Starting afresh seems to be a bit of theme of late and the 2010 CIO Survey by recruitment firm Harvey Nash indicates that the CIO role has achieved a great deal and is now in a position to reboot itself into a more strategic and influential role.

The full report is available from the Harvey Nash website and offers plenty of detail. Below is an analytical summary of the most important points raised in the survey for the UK CIO. For 2010 Harvey Nash took the survey global and this has made some of the findings particularly interesting from a UK angle.

Despite the difficulties the world economy has suffered during the credit crisis, the CIO has benefited as CEOs have come to realise the strategic importance that IT has for the organisation to reduce costs, improve processes and facilitate customer interaction.

Overall, the IT function of organisations has lost its old demeanour of just being a cost centre. Fifty per cent of the global respondents report to the CEO and 26 per cent to the CFO, with 59 per cent of CIOs having a seat on an operational board. In Europe, 32 per cent of CIOs report directly to the CEO, 17 per cent to the CFO and 11 per cent to the COO.

Across Europe there is a positive attitude towards the strategic trajectory of the CIO role, with 64 per cent saying their role is becoming more strategic, which is now equal to the sentiment in the US, and which some believe has allowed the CIO to be more strategic than in Europe in the past. British CIOs are also doing well, with 53 per cent having responsibilities beyond our island.

Globally, Harvey Nash reports that the strategic nature of the CIO role is growing; stating that 71 per cent of CIOs expect to be making more strategic decisions in the next 12 months.   CIOs in Britain, Germany and the US are, as a result, the most ambitious about investment opportunities in 2010.

But CIOs are not driving innovation as vigorously as perhaps they desire: 55 per cent of the global survey group said they are not setting innovation targets. But British CIOs are leading the pack with 83 per cent putting innovation at the centre of their IT investment plans, with 30 per cent saying they will put 10 per cent of their budget on innovation.

Across Europe IT budgets are still very restrained and there is a double edge to the success CIOs have had in tightening budgets during the downturn – they are expected by the CEO to continue to operate in this way in an upturn. Harvey Nash found that 43 per cent had their budgets cut in the last 12 months and 29 per cent had the budget frozen. For 30 per cent of the respondents in Europe they expect a lower budget and 41 per cent don’t believe there will be any new IT investment in the next 12 months.

As a result, outsourcing will remain a primary part of the IT strategy for European CIOs and the survey found that 87 per cent will either increase their outsourcing commitments or maintain it at current levels.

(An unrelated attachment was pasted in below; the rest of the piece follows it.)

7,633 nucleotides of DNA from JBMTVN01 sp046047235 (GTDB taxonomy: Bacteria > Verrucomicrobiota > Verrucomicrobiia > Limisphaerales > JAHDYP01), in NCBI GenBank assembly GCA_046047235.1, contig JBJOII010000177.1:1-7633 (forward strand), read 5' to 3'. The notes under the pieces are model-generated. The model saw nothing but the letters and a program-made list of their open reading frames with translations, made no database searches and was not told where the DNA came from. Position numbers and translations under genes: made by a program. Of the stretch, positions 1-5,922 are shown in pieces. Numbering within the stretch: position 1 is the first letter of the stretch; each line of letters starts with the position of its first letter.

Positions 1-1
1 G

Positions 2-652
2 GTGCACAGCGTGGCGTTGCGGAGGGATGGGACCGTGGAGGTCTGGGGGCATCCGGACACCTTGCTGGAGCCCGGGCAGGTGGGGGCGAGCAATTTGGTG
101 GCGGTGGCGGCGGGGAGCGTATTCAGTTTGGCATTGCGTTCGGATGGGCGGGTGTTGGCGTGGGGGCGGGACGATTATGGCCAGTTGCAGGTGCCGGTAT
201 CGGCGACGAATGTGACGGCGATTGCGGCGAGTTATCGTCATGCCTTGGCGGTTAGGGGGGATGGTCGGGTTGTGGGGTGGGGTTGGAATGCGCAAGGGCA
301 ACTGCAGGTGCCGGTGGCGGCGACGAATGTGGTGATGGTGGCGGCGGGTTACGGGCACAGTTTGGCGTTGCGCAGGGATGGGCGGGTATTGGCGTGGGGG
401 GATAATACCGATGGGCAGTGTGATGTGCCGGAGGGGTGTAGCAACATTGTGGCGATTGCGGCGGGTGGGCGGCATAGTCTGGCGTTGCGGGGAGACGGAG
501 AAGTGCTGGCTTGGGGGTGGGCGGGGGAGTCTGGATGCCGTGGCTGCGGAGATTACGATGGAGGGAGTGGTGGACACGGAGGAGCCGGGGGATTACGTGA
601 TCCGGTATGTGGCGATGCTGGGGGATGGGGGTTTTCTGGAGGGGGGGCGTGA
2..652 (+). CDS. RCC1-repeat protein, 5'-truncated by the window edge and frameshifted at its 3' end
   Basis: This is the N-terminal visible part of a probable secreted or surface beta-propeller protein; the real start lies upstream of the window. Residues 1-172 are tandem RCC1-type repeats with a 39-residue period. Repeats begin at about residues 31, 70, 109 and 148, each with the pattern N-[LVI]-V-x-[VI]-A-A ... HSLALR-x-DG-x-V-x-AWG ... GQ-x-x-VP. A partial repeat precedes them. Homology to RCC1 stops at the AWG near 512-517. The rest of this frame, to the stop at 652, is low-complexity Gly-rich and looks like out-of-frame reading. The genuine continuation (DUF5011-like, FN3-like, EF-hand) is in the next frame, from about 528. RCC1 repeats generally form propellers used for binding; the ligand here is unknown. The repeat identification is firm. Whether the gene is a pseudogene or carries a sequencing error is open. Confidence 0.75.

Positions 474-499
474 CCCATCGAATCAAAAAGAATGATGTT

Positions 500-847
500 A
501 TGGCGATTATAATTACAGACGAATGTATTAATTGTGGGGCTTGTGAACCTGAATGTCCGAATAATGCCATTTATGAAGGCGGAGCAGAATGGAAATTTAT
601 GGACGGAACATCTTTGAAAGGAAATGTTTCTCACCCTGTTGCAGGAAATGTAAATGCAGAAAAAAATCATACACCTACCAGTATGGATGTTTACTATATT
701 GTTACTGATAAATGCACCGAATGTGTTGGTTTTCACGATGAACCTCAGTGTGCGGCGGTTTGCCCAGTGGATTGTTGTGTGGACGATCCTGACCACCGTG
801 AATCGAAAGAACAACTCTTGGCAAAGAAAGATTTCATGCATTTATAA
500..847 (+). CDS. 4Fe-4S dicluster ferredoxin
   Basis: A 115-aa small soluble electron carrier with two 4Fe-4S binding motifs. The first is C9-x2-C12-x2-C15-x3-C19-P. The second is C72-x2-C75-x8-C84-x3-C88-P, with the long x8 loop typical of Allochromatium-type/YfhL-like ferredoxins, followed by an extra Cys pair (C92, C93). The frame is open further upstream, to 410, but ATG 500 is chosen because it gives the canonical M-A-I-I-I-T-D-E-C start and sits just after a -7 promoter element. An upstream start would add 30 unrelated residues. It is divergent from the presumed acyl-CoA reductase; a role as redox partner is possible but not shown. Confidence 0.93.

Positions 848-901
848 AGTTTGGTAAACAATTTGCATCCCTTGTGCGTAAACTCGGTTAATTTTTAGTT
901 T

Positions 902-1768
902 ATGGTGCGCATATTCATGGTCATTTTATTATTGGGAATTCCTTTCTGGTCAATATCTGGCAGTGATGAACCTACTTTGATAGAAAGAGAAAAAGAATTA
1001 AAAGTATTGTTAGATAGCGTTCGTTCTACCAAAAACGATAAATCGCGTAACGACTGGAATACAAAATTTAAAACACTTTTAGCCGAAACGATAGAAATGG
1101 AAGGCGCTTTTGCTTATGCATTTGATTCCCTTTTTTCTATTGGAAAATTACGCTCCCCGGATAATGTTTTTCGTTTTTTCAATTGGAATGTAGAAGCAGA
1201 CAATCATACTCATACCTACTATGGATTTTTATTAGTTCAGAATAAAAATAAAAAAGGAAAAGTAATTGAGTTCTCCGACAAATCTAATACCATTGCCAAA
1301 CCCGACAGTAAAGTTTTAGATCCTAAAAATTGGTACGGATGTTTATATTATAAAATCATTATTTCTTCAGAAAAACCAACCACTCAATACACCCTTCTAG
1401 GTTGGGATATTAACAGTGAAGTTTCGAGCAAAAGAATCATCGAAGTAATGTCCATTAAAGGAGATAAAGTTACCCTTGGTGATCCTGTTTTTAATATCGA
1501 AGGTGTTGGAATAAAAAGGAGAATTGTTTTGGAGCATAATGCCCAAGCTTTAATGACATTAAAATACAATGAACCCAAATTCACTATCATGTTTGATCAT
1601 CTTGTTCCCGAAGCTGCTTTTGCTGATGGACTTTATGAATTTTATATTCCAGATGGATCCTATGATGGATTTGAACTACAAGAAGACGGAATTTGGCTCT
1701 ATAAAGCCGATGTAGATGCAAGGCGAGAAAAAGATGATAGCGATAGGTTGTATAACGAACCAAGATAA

Globally, CIOs are managing budgets in excess of $1bn in the case of two per cent of respondents, with 50 per cent managing budgets of around the $10m mark, 28 per cent managed budgets between $10m and $50m and 20 per cent have budgets between $50m and $1bn. In the UK, 42 per cent of CIOs had their budgets cut and 29 per cent had a freeze placed on them. Although the recovery has begun on our shores, 28 per cent expect further budget cuts this year and 39 per cent think their budget will remain frozen.

CIOs are looking forwards and viewing what new opportunities technologies will offer their organisations. But the credit crisis means that many fear that there is a skills shortage which will hamper the development of new technologies. In the UK, 56 per cent of CIOs are concerned that they will face a skills shortage, an increase of two per cent, Harvey Nash reports. CIOs are seeking to recruit business analysts, project managers and architects. Globally, 58 per cent of CIOs believe they will struggle because of a skills shortage. The technology that is attracting the most interest is Software-as-a-Service (SaaS), with 35 per cent of global CIOs listing it.

Read the CIO UK Harvey Nash research into talent retention and management here

The survey revealed that CIOs are keen to develop their skills further to drive the role and their careers further forwards. In Britain, 82 per cent of CIOs believe communications and influence skills are vital for improving their career prospects and 57 per cent of CIOs plan to take on an MBA course in the future.

On the salary front the UK CIO is earning £100,000 in 40 per cent of cases, which Harvey Nash believe, to be eight per cent below the global average CIO salary, but the UK CIO is very pragmatic, with 74 per cent saying they would freeze their salary package for 2010 to help the organisation return to profit.